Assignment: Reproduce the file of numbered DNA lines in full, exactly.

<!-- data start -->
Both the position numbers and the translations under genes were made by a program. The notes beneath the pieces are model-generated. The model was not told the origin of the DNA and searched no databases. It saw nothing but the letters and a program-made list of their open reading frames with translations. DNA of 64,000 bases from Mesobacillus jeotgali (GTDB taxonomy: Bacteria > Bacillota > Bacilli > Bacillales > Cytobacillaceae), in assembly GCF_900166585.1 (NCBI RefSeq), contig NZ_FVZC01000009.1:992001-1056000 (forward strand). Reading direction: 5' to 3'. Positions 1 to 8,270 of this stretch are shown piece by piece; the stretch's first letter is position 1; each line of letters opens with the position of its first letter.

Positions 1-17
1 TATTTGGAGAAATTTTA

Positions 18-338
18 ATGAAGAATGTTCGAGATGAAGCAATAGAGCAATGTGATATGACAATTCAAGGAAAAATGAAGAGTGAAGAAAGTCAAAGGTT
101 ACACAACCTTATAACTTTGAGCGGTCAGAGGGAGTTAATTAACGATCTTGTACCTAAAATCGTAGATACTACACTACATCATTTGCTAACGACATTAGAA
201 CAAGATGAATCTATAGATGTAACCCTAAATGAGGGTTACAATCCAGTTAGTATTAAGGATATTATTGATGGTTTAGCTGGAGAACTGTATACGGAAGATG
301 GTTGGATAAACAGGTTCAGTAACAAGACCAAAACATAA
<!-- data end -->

Both the position numbers and the translations under genes were made by a program. The notes beneath the pieces are model-generated. The model was not told the origin of the DNA and searched no databases. It saw nothing but the letters and a program-made list of their open reading frames with translations. DNA of 64,000 bases from Mesobacillus jeotgali (GTDB taxonomy: Bacteria > Bacillota > Bacilli > Bacillales > Cytobacillaceae), in assembly GCF_900166585.1 (NCBI RefSeq), contig NZ_FVZC01000009.1:992001-1056000 (forward strand). Reading direction: 5' to 3'. Positions 1 to 8,270 of this stretch are shown piece by piece; the stretch's first letter is position 1; each line of letters opens with the position of its first letter.

Positions 1-17
1 TATTTGGAGAAATTTTA

Positions 18-338
18 ATGAAGAATGTTCGAGATGAAGCAATAGAGCAATGTGATATGACAATTCAAGGAAAAATGAAGAGTGAAGAAAGTCAAAGGTT
101 ACACAACCTTATAACTTTGAGCGGTCAGAGGGAGTTAATTAACGATCTTGTACCTAAAATCGTAGATACTACACTACATCATTTGCTAACGACATTAGAA
201 CAAGATGAATCTATAGATGTAACCCTAAATGAGGGTTACAATCCAGTTAGTATTAAGGATATTATTGATGGTTTAGCTGGAGAACTGTATACGGAAGATG
301 GTTGGATAAACAGGTTCAGTAACAAGACCAAAACATAA